I can discuss quantum field theory, string theory, LQG, or virtually any other theory people here want to learn about and in as much depth as they can stand.

    Who else around here wants to help out with this stuff?
  15. Nov 19, 2003 #14
    Lie groups text

  16. Nov 19, 2003 #15


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    Re: Lie groups text

    Hi Dr. Hall,

    Welcome to physicsforums! Thank you for the update, your book looks very informative indeed.

    - Warren
    Last edited: Nov 19, 2003
  17. Nov 19, 2003 #16


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    rebirth anybody?

    Hey let's get the thread going again. Now we have Latex to talk about instead of HTML codes, and two choices for a common text (I vote for the online one). Let's dig into it!
  18. Nov 27, 2003 #17
    I'm in once my workload diminishes (about a week's time from now).
  19. Nov 28, 2003 #18


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    here's an area of confusion I have---relating to reps

    in highbrow papers something like this is
    sometimes said in an offhand manner (presuming that everyone

    "quantizing a classical theory is nothing but finding
    representations in hilbertspace of the algebra of observables"

    well they never say it quite that simply, but I get the impression
    that some people EQUATE quantum theories with hilbertspace
    representations of algebras, or groups since groups and algebras are associated so closely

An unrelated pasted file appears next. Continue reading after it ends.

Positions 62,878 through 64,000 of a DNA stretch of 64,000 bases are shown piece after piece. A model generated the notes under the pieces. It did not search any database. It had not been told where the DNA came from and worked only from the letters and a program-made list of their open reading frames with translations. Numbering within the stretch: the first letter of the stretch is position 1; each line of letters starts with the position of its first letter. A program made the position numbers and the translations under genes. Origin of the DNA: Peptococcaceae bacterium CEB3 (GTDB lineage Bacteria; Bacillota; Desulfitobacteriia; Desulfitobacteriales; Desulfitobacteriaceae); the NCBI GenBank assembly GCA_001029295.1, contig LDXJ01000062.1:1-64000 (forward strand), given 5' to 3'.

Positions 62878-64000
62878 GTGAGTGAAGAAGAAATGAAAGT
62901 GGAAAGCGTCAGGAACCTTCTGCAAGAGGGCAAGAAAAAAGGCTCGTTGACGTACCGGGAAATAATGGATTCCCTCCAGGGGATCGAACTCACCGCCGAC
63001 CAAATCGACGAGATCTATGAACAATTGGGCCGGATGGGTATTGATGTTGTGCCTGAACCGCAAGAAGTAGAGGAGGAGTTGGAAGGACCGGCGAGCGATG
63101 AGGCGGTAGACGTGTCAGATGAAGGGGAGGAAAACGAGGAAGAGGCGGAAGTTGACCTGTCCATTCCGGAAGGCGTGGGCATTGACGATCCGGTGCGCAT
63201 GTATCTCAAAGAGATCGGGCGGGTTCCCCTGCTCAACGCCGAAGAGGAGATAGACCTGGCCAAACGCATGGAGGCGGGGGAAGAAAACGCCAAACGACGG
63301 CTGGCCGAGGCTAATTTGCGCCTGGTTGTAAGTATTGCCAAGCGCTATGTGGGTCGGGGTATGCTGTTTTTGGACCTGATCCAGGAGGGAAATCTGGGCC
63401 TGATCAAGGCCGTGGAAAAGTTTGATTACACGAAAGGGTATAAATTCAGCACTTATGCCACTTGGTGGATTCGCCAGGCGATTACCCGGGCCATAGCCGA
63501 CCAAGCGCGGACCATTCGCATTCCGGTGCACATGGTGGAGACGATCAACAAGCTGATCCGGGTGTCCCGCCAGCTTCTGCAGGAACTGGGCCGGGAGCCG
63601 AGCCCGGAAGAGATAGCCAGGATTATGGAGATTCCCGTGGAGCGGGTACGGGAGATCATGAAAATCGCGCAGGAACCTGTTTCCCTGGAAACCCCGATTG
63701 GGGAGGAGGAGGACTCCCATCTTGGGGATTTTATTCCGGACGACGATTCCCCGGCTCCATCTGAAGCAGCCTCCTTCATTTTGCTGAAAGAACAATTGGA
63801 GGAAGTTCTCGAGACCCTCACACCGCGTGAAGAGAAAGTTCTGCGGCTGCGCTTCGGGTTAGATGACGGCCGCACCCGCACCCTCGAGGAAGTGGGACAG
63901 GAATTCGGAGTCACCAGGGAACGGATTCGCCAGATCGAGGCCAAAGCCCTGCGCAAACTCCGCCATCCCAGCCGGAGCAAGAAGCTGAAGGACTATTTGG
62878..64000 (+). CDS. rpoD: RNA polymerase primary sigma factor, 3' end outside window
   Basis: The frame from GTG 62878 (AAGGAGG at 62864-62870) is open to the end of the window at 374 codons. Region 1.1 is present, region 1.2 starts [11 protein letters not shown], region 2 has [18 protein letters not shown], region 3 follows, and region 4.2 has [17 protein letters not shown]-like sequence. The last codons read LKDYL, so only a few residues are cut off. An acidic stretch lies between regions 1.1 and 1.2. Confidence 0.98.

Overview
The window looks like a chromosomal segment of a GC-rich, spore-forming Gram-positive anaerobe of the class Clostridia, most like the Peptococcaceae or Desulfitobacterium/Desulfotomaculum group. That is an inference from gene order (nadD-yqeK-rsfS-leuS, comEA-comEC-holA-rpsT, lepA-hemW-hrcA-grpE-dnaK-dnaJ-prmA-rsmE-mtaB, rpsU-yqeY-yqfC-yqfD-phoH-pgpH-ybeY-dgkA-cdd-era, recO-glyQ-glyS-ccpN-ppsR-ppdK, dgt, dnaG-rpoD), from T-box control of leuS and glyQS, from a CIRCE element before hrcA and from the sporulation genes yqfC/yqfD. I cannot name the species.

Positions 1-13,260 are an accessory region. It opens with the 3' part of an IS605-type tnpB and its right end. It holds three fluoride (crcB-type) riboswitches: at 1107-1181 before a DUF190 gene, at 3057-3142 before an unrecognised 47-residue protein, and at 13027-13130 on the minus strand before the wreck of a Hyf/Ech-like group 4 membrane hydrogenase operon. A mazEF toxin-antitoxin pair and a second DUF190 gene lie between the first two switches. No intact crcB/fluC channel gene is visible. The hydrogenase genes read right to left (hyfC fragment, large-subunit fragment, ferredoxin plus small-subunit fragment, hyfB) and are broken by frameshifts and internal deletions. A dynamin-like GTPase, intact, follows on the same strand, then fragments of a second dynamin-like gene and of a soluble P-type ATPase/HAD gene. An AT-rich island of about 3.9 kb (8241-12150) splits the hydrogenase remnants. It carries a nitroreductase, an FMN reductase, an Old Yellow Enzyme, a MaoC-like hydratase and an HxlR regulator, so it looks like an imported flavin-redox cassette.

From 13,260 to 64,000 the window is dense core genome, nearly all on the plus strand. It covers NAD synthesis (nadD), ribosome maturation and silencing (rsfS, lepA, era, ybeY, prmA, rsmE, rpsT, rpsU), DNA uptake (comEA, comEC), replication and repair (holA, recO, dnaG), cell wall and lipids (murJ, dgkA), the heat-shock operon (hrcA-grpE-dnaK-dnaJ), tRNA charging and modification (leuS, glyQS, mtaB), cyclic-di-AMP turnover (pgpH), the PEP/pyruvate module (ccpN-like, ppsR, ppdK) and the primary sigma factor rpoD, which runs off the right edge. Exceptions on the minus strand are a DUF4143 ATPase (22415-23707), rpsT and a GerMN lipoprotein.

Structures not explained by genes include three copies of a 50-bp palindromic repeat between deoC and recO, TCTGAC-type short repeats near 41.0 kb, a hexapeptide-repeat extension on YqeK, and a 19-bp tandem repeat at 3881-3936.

can someone clarify? to what extent or under what limitations are quantum theories subsumed under the heading of representations?

    if one takes that attitude, what does having the right classical limit mean--and what role does the inner product of the hilbertspace play?

    (perhaps I know some of this but it might be good to get the relation between QM and representation theory established at the getgo)
  20. Nov 29, 2003 #19
    yeah, i do, for example.

    well, i would say that the act of creating a quantum theory is completely subsumed under the idea of finding a representation on a Hilbert space of the classical Poisson algebra.

    i think the inner product on the Hilbert space contains the symplectic form of the classical theory
  21. Feb 19, 2004 #20

    I'm in. The questions I have are about how the decomposition of a continous group or algebra into its irreducible representations is related to the physical structures seen in particle physics. I've been reading a lot on representation theory and Lie groups and algebras, learning to multiply reps using Young tableaux. - The book sitting in front of me right now is Georgi's Lie Algebras in Particle Physics. I was wondering if anyone thought it was possible to use genetic algorithms to breed a rep that would solve the puzzle of the universe.